Culture and experience both play a role in the development and interpretation of schema. For instance, visual artists need and have a much larger and more descriptive color vocabulary. Members of an entirely separate culture would have not only different vocabulary, but possibly very different associations for the colors. In Western culture, red is often used to symbolize “danger,” but in another culture it might mean “life.”
For a similar but alternative view from an occult perspective, see Patrick Dunn’s Postmodern Magick.
2. Orthodoxy, or “correct belief,” is used here in contrast to orthopraxy or “correct action.”
3. This refers specifically to religions that follow the model of being a separate part of culture, often differentiated (though not completely separated) from other important aspects of life such as livelihood.
4. It is simply personal bias, and stated in full awareness that everyone has different opinions, but physicists are no more qualified to discuss religion than anthropologists or theologians are qualified to discuss physics. That is to say that some are and some aren’t, and those qualifications are completely independent of their skill with, and status in, the realm of physics and physical sciences in general.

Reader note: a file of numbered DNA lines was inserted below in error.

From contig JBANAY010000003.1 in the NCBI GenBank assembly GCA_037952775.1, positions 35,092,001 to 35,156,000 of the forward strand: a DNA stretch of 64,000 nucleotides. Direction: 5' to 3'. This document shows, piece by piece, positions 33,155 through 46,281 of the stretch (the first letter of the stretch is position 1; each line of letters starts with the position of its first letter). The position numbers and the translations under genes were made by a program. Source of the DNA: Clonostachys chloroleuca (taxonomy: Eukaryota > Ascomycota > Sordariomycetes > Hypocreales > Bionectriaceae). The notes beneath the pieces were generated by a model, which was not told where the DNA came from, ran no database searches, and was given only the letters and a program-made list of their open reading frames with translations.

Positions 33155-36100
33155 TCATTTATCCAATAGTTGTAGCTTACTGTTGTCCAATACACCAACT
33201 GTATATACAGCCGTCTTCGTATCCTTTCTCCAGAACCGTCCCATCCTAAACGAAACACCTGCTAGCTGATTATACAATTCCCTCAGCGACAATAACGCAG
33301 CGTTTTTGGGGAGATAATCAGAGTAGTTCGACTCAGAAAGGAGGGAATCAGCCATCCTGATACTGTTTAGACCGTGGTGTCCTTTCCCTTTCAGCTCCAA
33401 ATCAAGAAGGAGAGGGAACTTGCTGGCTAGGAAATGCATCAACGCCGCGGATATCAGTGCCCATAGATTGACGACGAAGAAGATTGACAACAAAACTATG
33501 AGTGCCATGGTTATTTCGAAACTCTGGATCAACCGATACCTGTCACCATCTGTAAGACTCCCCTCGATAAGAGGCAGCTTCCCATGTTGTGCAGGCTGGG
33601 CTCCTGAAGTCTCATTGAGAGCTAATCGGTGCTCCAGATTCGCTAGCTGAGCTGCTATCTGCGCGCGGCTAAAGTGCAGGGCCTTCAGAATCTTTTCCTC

5. Please note, however, that the experience of the Reconquista, the battle to reconquer Spain and place it under Christian rule, informed the culture of those who came to the New World. This war lasted from the beginning of the 8th century, was mostly complete in the middle of the 13th century, but was truly completed with the defeat of the Kingdom of Granada. It was at the celebration of this victory that Christopher Columbus approached Queen Isabella and asked her to fund his expedition.
© 2013 by Christopher Drysdale.
Edited by Sheta Kaey.
Author’s note: This is part one in a three-part series on some of the challenges of a modern pagan theology.
Part I: Monotheism and Polytheism, Monism and Henotheism
Neopagan religions are often described as fundamentally “polytheistic” — worshiping many gods. This lay classification usually assumes that there are only two options, with the other being “monotheistic.”